Governor appears in court over land seizure dispute
A deputy provincial governor in Guizhou Province appeared in court on Monday over a land seizure dispute with a farmer, a remarkable event since China changed the law last year to make it easier for citizens to sue the government.
Chen Mingming appeared in the Intermediate People's Court of Guiyang, the provincial capital.
The plaintiff, Ding Jiaqiang, of Zunyi City, demanded the Guizhou government revoke a compensation scheme for a highway project, issued by the Zunyi municipal government in June.
Ding claimed he had not seen the land seizure notice and that there was no public consultation on the compensation plan. He also said the compensation was too low.
He filed an appeal with the provincial government, but was rejected. He then filed a lawsuit with the court.
Disputes related to land seizures are common in China. But it is rare to see senior officials in court.
Such officials are "afraid of becoming defendants, losing face, and thus unwilling to appear in court, only assigning ordinary employees to handle the cases," said Chen.
The principals should have "self-confidence in law-based administration and the courage to rectify errors according to law," he said.
The government can also protect its own interests and authority through lawsuits, he added.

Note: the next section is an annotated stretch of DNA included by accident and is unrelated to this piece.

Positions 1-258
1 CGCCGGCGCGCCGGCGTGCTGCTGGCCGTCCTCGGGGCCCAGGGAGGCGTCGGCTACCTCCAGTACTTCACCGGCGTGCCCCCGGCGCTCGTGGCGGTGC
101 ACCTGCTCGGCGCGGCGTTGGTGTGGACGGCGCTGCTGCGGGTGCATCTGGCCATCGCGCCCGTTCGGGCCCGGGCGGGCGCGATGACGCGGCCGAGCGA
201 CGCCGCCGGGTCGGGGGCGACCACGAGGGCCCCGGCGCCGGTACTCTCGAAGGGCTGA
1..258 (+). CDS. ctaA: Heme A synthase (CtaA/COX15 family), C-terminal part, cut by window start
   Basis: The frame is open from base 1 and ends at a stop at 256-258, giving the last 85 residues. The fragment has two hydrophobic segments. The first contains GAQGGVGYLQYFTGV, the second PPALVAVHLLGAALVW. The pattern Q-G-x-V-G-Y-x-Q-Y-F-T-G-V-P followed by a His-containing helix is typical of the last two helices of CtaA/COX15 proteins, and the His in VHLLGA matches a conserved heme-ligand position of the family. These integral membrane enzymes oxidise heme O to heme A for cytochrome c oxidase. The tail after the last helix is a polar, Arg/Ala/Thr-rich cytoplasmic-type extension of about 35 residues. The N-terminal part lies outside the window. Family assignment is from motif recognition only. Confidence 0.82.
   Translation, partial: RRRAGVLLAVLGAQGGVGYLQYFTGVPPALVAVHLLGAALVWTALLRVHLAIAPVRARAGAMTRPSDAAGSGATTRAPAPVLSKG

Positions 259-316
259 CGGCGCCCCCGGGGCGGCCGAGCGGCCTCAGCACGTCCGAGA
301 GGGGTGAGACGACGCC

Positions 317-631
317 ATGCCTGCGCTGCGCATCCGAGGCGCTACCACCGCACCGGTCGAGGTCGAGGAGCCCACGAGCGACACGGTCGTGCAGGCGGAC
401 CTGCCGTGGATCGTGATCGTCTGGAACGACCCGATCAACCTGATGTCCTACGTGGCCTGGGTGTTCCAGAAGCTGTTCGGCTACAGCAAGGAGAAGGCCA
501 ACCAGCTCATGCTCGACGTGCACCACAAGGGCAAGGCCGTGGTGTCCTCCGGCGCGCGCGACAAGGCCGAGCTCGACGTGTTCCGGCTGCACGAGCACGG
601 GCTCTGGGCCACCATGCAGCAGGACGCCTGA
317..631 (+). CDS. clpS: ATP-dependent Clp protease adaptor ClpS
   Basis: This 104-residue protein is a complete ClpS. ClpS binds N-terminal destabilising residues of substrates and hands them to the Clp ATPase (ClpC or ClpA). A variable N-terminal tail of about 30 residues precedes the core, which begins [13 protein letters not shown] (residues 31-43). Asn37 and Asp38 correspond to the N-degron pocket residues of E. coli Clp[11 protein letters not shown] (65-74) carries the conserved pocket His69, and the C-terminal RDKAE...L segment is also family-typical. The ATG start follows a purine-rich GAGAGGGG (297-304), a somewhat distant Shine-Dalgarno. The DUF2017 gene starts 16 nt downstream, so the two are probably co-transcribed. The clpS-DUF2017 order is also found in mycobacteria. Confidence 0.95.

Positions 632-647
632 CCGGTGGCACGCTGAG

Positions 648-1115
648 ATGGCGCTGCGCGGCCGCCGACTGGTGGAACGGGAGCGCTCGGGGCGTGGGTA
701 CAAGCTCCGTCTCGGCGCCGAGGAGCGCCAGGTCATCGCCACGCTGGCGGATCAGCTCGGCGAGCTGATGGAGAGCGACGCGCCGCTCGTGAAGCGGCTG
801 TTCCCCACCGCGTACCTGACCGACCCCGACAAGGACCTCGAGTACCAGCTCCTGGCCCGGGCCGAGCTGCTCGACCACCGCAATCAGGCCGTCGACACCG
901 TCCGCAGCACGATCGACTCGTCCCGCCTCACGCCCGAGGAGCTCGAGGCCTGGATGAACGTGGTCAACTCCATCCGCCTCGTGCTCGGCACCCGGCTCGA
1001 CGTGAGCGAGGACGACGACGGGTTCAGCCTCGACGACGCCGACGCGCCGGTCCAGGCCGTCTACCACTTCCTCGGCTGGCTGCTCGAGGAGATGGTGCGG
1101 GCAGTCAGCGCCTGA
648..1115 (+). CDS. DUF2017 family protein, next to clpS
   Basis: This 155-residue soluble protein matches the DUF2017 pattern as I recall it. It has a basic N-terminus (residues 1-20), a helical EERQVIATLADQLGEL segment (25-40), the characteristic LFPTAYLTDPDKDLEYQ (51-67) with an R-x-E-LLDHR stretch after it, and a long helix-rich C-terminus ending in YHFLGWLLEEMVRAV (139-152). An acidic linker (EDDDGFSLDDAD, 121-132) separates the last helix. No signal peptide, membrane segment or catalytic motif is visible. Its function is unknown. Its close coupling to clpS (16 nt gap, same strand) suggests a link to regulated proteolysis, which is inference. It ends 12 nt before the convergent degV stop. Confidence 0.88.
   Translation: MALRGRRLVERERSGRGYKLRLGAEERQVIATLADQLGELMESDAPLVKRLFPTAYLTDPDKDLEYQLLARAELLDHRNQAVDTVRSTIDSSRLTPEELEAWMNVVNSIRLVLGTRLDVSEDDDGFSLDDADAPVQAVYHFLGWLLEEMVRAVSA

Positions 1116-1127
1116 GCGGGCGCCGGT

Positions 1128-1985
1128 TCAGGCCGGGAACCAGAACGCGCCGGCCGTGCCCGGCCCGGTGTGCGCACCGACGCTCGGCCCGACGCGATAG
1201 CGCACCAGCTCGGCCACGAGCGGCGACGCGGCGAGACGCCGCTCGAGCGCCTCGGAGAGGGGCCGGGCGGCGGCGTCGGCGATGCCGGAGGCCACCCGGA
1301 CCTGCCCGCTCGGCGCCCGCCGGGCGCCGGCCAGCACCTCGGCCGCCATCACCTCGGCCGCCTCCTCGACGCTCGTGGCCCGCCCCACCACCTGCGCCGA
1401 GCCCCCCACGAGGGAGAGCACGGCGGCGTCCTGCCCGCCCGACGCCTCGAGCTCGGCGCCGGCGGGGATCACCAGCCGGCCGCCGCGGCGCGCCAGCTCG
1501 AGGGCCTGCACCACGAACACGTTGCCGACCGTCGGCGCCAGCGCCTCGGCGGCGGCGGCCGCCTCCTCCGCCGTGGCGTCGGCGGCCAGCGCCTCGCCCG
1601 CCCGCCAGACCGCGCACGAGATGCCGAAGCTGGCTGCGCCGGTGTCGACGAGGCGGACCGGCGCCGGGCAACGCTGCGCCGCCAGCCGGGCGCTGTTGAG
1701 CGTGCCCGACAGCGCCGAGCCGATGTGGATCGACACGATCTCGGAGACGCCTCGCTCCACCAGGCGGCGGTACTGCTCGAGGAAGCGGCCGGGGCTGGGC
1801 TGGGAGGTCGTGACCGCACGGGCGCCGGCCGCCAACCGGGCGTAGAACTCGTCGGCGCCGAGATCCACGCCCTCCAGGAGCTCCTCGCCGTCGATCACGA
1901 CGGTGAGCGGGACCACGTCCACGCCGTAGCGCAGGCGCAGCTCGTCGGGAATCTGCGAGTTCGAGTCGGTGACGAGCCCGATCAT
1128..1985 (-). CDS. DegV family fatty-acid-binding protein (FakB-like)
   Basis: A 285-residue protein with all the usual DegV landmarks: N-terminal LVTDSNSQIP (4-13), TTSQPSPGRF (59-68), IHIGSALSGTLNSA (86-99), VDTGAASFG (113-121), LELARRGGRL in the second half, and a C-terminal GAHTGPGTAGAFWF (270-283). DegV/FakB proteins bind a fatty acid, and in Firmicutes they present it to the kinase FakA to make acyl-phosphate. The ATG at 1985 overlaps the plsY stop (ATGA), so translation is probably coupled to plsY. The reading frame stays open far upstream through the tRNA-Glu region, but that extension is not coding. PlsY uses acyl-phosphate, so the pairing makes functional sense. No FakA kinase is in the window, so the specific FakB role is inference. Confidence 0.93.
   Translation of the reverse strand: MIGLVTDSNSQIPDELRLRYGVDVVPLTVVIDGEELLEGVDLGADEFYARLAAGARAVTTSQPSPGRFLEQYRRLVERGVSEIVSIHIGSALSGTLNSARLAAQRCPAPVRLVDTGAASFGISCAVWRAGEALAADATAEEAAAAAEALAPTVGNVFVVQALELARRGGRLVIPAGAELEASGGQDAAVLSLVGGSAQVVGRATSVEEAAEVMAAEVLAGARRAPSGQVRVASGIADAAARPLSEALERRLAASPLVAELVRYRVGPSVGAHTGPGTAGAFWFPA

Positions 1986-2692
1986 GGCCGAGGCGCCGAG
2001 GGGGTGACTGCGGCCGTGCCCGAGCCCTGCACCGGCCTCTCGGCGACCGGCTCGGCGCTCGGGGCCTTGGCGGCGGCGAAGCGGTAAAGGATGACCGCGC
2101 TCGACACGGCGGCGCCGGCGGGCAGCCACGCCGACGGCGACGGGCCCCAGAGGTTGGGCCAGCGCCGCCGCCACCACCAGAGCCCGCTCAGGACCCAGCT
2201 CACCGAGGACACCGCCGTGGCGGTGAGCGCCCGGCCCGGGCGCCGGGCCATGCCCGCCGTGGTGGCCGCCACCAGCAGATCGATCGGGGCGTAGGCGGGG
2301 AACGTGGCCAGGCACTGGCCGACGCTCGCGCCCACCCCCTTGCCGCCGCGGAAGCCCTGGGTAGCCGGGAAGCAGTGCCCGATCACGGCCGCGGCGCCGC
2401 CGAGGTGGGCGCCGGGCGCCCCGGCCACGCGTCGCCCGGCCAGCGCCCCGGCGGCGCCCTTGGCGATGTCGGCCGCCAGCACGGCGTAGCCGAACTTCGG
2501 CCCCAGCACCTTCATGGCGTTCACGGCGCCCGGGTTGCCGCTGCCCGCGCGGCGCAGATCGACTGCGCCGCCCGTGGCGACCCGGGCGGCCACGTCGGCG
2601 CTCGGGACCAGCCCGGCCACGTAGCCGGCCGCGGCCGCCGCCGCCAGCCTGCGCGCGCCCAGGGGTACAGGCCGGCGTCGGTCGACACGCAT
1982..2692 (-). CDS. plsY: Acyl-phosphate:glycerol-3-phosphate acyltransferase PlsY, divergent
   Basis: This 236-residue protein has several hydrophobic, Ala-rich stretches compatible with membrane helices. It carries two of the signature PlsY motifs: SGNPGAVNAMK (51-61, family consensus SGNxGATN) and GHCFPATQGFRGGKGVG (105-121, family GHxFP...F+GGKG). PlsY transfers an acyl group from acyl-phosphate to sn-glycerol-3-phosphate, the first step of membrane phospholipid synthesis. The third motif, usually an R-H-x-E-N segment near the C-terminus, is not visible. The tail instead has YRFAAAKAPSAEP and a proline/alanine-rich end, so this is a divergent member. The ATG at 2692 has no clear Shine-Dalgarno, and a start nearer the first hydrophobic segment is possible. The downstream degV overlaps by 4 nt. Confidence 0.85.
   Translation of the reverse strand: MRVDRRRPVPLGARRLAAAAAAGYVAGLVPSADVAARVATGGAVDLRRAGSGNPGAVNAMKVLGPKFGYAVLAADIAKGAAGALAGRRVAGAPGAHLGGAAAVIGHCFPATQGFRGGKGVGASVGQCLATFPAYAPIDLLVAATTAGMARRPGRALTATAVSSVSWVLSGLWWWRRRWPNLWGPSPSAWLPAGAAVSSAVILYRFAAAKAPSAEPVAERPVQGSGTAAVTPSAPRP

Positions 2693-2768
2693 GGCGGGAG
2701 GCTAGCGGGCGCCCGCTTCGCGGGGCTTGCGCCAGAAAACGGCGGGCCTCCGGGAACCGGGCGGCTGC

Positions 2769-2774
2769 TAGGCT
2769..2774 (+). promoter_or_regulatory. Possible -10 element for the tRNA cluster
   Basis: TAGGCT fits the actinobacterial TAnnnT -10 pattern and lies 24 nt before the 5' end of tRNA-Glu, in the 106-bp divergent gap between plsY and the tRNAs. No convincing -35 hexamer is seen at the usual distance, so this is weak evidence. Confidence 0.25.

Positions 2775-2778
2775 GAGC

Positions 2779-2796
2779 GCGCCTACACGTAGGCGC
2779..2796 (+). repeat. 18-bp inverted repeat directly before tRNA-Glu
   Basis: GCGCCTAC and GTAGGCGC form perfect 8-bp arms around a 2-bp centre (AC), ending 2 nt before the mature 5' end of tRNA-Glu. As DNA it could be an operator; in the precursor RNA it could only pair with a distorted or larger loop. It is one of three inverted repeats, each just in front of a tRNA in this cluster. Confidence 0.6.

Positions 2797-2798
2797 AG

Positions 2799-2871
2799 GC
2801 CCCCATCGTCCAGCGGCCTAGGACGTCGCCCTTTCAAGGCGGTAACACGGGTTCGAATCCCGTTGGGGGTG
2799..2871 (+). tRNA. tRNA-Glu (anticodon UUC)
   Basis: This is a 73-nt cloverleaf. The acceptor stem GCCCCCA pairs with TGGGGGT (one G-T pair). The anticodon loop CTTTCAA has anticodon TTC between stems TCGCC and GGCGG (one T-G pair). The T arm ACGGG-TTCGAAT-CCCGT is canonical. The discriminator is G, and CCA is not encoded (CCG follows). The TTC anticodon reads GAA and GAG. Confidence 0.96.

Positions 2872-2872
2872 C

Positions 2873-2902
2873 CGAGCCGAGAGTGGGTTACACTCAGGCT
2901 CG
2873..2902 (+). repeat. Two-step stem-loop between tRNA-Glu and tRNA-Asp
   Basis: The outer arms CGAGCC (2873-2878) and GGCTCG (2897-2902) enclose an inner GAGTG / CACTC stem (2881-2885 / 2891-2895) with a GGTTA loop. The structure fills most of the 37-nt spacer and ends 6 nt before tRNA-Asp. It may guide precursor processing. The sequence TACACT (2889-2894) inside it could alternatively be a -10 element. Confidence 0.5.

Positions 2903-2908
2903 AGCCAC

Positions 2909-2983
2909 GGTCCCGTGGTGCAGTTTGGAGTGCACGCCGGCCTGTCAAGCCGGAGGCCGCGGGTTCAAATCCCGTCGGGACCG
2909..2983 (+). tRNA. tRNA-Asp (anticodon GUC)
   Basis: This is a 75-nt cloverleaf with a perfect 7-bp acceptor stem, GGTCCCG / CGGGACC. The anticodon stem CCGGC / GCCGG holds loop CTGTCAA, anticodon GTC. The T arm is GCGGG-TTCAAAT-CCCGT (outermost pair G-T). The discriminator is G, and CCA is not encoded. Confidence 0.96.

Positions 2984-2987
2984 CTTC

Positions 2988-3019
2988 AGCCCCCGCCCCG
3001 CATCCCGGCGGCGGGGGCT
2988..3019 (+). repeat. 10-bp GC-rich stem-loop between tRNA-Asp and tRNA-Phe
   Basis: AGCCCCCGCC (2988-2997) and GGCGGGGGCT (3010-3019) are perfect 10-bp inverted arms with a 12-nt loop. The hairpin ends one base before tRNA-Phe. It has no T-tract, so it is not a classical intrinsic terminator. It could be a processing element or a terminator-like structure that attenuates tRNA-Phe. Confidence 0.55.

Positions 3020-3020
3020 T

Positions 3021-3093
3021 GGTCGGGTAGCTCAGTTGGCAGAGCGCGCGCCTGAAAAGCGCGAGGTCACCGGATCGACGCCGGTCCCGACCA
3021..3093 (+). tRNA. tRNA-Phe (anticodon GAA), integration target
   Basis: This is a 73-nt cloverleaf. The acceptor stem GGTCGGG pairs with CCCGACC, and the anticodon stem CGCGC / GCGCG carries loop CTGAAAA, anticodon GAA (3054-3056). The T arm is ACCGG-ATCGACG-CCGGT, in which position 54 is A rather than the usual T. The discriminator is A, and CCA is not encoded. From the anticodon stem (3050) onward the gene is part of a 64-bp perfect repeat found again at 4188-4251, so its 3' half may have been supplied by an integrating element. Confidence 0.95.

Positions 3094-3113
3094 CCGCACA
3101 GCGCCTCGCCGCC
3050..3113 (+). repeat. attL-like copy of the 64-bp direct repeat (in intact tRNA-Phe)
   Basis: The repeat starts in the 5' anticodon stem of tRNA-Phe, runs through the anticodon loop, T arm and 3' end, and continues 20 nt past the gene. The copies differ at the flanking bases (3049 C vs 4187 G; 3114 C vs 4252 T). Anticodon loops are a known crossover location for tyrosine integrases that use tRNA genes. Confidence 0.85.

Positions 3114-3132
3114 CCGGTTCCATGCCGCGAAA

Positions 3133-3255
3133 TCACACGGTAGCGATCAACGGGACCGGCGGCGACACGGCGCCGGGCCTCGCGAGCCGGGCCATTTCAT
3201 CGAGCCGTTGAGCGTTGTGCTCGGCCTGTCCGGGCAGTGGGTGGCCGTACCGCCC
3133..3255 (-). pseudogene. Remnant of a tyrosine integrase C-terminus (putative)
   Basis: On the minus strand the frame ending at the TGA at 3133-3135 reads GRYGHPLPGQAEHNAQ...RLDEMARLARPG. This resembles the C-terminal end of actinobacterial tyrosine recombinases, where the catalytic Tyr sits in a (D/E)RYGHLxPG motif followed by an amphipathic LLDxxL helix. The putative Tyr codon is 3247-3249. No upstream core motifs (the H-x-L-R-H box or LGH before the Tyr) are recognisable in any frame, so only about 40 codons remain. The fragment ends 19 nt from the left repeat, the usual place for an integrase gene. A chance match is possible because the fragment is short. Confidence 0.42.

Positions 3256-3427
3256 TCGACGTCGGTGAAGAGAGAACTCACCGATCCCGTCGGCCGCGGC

Monday's trial lasted a little over two hours. The court will announce a verdict later.
According to the Legal Affairs Office of Guizhou, it is the first time in China for a leading official from a provincial government to appear in court in administrative lawsuits.
The revision of the Administrative Procedure Law came into effect in May last year. It enables citizens to sue the government more easily and demands leading government officials appear in court. There has been a rise in administrative lawsuits since the new law was implemented.
The practice of leading officials appearing in court is conducive to promoting lawful administration and ensuring the public can get justice, said Ying Songnian with China University of Political Science and Law.
Officials need to set an example in promoting the rule of law, said Jiang Ming'an, legal researcher with Peking University.